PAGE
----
KLI Colloquia are informal, public talks that are followed by extensive dissussions. Speakers are KLI fellows or visiting researchers who are interested in presenting their work to an interdisciplinary audience and discussing it in a wider research context. We offer three types of talks:
1. Current Research Talks. KLI fellows or visiting researchers present and discuss their most recent research with the KLI fellows and the Vienna scientific community.
2. Future Research Talks. Visiting researchers present and discuss future projects and ideas togehter with the KLI fellows and the Vienna scientific community.
3. Professional Developmental Talks. Experts about research grants and applications at the Austrian and European levels present career opportunities and strategies to late-PhD and post-doctoral researchers.
- The presentation language is English.
- If you are interested in presenting your current or future work at the KLI, please contact the Scientific Director or the Executive Manager.
Topic description / abstract:
Questions about how empathy should be conceptualized have long been a preoccupation of the field of empathy research. There are numerous definitions of empathy that have been proposed and that often overlap with other concepts such as sympathy and compassion. This makes communication between research groups or across disciplines difficult. Many researchers seem to see the diversity of definitions as a problem rather than as a form of benign pluralism. Within this debate about conceptualization, researchers often express the idea that neuroscientific evidence will make this problem go away—that it will uncover underlying empathy processes and thereby also sort out conceptual difficulties. In this paper, I challenge this assumption by examining how neuroscientists studying empathy use concepts in practice—both in the development of their measures and in the interpretation of their data.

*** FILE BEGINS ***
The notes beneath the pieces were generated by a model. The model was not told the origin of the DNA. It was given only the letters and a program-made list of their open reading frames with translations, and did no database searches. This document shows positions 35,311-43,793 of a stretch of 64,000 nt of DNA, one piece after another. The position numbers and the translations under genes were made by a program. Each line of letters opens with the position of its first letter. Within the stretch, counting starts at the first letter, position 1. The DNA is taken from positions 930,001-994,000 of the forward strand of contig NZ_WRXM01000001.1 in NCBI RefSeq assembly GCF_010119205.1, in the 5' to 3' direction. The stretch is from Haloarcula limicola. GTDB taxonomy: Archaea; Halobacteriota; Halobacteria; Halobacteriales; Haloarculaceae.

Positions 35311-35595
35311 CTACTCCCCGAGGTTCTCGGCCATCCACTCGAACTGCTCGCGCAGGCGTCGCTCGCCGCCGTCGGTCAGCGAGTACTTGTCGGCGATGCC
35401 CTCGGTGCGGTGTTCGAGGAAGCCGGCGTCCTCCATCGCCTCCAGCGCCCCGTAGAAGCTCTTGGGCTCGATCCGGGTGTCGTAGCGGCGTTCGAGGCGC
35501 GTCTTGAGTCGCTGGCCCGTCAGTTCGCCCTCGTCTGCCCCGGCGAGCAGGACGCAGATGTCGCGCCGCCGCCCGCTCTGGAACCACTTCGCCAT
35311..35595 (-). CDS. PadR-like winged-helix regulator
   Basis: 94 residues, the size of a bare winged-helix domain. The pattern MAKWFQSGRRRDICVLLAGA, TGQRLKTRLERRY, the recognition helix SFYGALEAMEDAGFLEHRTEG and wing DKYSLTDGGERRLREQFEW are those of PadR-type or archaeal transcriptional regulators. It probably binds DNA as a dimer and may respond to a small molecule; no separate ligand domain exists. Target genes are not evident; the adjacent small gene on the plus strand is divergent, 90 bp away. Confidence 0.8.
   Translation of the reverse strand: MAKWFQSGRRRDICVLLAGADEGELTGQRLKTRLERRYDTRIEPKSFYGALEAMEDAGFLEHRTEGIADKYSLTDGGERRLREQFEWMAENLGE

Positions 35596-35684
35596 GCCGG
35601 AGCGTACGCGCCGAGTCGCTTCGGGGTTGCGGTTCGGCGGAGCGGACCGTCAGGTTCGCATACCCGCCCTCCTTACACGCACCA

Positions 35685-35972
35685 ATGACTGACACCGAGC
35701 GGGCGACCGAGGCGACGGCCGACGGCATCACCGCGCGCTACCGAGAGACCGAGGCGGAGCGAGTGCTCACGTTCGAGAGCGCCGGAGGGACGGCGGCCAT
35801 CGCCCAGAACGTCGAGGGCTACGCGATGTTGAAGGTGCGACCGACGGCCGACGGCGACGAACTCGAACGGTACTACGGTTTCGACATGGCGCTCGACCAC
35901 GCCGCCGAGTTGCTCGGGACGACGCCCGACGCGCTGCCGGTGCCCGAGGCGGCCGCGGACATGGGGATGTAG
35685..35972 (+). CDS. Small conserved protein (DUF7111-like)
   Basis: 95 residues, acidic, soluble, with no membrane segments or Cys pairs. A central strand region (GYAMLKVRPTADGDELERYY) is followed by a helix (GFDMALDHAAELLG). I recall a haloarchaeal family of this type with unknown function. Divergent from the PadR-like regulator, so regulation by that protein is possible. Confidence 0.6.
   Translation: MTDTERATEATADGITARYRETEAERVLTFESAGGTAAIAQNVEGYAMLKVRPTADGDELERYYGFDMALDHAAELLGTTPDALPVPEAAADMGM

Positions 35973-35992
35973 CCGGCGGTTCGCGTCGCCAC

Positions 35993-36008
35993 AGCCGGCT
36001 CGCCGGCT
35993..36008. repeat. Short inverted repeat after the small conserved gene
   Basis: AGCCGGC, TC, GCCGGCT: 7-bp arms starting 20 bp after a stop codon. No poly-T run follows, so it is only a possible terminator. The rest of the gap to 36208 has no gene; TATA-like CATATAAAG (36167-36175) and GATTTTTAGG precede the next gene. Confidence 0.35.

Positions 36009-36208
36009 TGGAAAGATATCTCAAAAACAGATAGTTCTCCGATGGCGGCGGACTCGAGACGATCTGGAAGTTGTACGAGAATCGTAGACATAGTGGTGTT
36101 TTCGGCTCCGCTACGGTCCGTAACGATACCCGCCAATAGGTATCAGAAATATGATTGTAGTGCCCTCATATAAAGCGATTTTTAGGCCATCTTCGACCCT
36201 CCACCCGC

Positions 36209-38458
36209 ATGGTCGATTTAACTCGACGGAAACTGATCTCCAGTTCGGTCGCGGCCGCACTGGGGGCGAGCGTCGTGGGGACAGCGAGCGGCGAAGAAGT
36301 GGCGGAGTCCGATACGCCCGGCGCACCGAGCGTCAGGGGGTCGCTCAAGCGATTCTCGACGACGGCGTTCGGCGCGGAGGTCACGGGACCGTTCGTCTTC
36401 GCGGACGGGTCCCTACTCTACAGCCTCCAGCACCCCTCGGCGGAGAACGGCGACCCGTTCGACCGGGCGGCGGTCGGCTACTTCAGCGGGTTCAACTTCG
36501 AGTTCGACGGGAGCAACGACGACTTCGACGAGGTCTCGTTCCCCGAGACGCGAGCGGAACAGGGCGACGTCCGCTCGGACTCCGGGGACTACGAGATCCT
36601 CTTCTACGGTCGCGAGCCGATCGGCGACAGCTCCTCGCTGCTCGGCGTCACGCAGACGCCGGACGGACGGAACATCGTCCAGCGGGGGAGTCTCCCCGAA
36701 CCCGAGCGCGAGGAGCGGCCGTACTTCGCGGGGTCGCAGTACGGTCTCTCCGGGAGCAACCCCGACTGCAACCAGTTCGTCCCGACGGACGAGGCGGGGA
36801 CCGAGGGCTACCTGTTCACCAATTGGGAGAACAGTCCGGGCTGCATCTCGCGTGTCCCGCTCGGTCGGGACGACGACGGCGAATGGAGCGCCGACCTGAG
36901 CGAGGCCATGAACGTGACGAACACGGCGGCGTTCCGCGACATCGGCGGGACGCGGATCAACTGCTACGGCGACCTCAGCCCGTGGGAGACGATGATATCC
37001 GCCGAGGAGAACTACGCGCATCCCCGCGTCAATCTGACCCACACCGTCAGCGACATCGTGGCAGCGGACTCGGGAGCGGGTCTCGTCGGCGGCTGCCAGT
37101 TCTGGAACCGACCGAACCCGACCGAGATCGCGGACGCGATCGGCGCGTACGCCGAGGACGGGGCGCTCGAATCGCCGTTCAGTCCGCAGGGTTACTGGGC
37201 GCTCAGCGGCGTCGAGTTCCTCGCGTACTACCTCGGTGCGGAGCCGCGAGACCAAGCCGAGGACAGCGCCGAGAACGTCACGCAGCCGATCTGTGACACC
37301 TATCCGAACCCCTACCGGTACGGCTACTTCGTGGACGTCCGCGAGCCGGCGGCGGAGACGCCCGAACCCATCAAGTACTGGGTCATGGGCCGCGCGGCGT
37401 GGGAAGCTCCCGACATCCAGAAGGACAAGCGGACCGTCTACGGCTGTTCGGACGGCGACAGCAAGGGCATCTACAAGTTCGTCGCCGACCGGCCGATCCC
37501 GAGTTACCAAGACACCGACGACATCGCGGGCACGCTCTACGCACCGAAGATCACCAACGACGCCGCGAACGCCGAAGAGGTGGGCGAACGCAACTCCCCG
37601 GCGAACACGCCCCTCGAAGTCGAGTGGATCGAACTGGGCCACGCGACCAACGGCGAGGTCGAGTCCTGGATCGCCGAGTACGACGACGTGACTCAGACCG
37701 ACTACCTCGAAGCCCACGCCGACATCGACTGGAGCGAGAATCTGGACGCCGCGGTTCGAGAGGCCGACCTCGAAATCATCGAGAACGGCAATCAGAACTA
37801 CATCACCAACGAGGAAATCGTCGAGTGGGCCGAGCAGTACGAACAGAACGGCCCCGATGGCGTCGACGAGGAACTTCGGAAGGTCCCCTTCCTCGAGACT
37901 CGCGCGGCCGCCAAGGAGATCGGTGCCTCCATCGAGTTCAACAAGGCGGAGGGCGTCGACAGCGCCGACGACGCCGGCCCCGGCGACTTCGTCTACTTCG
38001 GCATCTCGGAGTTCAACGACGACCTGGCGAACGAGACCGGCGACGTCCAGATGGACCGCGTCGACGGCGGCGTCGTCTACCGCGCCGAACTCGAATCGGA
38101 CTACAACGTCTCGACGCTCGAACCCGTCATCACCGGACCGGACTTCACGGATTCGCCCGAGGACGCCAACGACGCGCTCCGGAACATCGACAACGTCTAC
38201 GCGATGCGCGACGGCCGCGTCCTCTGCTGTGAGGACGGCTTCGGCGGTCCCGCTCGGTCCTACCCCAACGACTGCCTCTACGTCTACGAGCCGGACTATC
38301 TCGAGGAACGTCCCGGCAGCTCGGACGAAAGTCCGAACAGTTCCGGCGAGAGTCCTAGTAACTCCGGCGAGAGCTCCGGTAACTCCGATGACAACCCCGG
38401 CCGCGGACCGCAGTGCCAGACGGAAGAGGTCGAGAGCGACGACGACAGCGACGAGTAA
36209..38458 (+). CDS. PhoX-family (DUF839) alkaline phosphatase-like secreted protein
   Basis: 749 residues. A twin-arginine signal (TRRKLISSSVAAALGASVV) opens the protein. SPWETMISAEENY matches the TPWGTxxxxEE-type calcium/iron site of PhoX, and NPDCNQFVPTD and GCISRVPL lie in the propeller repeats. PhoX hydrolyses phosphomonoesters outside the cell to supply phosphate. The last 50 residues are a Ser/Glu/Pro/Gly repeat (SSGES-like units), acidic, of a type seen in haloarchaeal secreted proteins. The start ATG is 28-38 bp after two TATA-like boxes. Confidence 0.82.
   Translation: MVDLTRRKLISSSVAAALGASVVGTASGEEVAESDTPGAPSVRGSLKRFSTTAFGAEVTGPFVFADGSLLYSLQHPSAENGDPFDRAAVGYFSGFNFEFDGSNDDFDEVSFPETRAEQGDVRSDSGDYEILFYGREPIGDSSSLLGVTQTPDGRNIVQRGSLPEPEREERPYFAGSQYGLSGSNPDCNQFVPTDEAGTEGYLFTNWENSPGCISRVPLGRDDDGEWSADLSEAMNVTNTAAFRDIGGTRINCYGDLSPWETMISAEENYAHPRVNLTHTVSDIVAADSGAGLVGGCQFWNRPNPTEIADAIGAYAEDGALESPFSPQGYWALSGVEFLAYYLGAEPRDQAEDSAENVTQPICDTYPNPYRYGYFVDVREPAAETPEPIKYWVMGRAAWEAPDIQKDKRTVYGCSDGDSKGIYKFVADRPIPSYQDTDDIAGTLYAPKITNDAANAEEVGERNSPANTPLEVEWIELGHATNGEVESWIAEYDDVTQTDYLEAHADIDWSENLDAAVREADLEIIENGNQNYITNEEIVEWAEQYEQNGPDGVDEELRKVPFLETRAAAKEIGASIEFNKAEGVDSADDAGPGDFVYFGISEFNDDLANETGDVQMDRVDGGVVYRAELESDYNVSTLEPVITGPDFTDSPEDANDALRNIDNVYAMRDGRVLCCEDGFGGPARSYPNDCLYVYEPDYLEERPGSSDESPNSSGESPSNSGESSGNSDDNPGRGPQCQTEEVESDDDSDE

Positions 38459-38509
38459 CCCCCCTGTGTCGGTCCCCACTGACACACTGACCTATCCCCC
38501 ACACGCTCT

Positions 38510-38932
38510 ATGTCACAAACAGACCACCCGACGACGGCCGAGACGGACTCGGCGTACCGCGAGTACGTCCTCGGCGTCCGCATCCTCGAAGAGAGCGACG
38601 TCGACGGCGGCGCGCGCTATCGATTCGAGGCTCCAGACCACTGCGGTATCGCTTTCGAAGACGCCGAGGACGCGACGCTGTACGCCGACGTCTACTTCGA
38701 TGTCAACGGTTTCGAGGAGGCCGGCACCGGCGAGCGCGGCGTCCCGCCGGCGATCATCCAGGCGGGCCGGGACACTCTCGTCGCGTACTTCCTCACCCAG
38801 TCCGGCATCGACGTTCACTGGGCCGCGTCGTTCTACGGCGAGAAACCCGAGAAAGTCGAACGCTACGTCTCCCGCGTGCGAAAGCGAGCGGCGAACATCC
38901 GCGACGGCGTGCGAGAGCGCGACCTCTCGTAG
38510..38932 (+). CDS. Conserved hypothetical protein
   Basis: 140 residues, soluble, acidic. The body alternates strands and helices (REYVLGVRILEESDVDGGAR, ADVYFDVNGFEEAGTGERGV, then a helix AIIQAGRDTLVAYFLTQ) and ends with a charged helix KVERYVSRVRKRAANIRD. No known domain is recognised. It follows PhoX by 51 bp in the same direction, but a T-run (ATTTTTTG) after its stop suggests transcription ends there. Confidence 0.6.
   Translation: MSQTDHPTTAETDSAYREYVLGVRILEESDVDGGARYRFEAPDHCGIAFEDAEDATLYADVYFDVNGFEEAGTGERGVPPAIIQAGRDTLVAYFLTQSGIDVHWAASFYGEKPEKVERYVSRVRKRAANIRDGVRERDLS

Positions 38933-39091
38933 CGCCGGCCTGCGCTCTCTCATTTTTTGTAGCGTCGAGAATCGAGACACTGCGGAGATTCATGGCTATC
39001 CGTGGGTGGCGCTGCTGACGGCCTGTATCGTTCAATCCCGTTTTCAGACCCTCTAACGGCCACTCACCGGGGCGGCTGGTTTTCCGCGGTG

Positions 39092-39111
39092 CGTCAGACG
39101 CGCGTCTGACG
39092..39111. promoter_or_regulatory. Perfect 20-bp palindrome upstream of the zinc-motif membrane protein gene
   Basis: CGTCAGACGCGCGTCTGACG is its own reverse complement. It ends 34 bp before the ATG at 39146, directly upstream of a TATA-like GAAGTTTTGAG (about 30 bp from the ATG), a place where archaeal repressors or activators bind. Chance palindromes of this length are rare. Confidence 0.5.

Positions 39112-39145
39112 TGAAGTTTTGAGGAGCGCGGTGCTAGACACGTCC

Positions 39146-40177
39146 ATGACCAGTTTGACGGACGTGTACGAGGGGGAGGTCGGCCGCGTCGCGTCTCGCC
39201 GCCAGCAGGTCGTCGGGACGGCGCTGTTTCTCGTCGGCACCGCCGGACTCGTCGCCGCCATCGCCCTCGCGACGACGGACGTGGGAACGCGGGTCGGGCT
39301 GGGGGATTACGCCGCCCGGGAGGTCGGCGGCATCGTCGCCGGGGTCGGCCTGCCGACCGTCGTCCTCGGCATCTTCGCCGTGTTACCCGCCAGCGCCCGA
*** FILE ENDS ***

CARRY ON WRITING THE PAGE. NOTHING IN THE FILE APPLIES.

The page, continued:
Riana Betzler is currently a postdoctoral research fellow at the KLI. Her work focuses on issues in the philosophy of psychology—in particular, as relates to social cognition and the emotions. She completed her PhD and MPhil in the Department of History and Philosophy of Science at the University of Cambridge. Prior to that, she attained her undergraduate degree in psychology at Yale.